The Scriptorium

The Grace of God

How He loves His people. Deuteronomy 32.5-14

The Song of Moses: Deuteronomy 32 (2)

Opening Prayer: Deuteronomy 32.9, 10
For the LORD’s portion is His people;
Jacob is the place of His inheritance.
“He found him in a desert land
And in the wasteland, a howling wilderness;
He encircled him, He instructed him,
He kept him as the apple of His eye.

Sing Deuteronomy 32.9, 10, 3

(Sagina: And Can It Be)
God has His people made His own, the place of His inheritance –
found in the desert, all alone, and in the howling wilderness.
God came and taught them and drew them nigh, and kept them the apple of His eye.
Refrain, v. 3
I will proclaim our Savior’s fame, and sing the greatness of His Name.

Today’s Text: Deuteronomy 32.5-14

Preparation

1. How many ways is the grace of God evident in these verses?

2. Which aspects of Israel’s history are recalled here?

Meditation
These verses begin to look ahead to what will be the primary theme of this song, the ingratitude, idolatry, and rebellion of God’s people (v. 5). Before that, however, having sung of God’s greatness, Moses now turns to recall the abundance of God’s grace toward Israel.

God bought Israel out of captivity and established them as His people (v. 6), as any of their parents or elders could tell them, He separated them from all the other nations to be His people (vv. 7-10). In the wilderness He hovered over and protected them, and led His people in the way they should go, providing for them every step of the way (vv. 11-13). Looking ahead now, Moses sings of what God has promised He will do, bringing abundant blessings to the people in the land of promise (vv. 13, 14).

God has cared and provided for His people consistently, so that they wanted for nothing; yet they will corrupt themselves from His holy way (v. 5). This is no way to respond to the grace of God.

Treasure Old and New: Matthew 13.52; Psalm 119.162
The grace of God abounds. Always. And in these verses of Moses’ song, we see a loving and tender recurrence of doting love. A parental love found in nature that is given of necessity, not because it is deserved. One exemplified by a bird for its offspring: “As an eagle stirs up its nest, hovers over its young, spreading out its wings, taking them up, carrying them on its wings, so the LORD alone led him” (Deut. 32.11, 12). In Psalm 91 we find the same image: “He shall cover you with His feathers, and under His wings you shall take refuge; His truth shall be your shield and buckler” (v. 4). A dear friend once told me, “We should not love because of the worthiness of the target, but because of the love God generates in our hearts.” Just love. That’s how God loves us. Jesus proclaimed this same idea when He said, “O Jerusalem, Jerusalem, the one who kills the prophets and stones those who are sent to her! How often I wanted to gather your children together, as a hen gathers her brood under her wings, but you were not willing!” (Lk. 13.34) We are loved by God. Not because we deserve it, but because He chooses to. We would do well to be willing to receive it, cherish it, and rejoice eternally to be the apple of His eye. That is grace.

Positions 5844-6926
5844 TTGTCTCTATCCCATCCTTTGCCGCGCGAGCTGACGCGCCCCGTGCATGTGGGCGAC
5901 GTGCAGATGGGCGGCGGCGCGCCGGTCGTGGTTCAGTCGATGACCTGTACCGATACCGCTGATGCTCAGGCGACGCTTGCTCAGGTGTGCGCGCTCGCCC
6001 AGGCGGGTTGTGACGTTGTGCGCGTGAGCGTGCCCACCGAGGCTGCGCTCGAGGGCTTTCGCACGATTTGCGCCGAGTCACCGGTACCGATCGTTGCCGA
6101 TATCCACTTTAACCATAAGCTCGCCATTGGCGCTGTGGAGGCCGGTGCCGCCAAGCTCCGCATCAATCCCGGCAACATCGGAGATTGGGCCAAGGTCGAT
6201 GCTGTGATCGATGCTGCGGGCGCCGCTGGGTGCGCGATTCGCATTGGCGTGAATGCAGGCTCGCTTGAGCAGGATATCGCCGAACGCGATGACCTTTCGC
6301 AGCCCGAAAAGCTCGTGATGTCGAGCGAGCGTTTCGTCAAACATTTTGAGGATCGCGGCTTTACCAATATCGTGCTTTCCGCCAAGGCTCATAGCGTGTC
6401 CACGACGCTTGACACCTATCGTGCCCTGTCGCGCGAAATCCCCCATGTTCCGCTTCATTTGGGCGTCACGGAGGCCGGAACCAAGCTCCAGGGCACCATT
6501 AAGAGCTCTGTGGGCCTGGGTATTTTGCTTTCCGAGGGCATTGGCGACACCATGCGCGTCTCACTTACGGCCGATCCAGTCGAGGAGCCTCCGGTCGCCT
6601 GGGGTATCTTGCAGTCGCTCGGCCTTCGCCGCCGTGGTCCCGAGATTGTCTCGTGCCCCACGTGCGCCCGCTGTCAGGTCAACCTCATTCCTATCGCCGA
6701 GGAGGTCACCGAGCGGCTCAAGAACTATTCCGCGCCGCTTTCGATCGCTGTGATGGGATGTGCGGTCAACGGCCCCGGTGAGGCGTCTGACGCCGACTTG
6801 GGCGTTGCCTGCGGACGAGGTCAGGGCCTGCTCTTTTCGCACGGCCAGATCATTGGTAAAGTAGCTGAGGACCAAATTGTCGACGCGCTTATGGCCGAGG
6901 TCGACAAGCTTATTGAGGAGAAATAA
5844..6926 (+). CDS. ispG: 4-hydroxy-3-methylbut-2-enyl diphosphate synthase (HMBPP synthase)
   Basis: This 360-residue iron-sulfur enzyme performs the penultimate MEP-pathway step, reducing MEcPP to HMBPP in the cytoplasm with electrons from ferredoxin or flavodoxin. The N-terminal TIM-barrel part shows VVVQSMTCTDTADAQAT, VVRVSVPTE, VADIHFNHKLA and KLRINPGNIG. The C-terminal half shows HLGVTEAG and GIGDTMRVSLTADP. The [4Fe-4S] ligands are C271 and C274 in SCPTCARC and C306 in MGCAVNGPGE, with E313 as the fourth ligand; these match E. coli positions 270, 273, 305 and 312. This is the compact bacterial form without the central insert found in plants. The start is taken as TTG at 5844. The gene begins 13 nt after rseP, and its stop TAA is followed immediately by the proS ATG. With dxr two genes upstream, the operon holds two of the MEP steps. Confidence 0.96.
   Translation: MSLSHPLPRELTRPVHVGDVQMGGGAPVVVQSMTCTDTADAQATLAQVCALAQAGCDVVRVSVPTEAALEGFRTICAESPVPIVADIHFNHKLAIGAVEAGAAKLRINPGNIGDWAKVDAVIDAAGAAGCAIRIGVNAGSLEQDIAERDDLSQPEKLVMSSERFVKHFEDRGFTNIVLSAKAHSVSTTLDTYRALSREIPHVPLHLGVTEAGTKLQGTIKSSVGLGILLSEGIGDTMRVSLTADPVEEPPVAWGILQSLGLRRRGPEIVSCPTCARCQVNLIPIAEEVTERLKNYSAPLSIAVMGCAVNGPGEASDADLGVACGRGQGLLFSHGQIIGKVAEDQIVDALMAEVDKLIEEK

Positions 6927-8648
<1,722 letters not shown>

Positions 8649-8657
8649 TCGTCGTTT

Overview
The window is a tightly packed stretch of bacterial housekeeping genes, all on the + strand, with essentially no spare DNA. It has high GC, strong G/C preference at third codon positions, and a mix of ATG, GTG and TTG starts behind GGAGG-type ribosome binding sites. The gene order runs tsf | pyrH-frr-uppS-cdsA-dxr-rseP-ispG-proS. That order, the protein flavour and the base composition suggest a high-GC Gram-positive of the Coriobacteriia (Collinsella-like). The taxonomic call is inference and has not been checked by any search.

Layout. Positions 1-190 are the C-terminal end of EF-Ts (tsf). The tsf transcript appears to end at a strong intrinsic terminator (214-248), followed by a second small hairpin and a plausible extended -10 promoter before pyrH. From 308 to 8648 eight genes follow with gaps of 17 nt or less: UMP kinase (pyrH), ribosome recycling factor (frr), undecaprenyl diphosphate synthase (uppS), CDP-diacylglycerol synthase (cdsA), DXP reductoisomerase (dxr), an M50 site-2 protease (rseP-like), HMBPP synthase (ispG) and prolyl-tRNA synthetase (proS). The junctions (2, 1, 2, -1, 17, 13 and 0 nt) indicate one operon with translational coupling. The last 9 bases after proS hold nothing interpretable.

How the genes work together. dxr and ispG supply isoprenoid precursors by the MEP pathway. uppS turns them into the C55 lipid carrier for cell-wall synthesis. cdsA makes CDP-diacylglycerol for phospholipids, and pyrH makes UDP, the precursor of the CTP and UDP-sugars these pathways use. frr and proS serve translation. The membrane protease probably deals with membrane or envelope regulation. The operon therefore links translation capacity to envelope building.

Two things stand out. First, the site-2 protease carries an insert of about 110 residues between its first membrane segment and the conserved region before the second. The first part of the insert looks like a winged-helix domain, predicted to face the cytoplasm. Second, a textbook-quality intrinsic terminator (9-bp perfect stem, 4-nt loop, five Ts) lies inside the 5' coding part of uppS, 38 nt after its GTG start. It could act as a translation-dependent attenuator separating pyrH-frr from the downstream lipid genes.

Reflection
1. How many ways can you identify that God has extended His grace to you already today? Thank Him for each one.

2. How do you anticipate needing the grace of God to help you through this day? Ask Him for it now.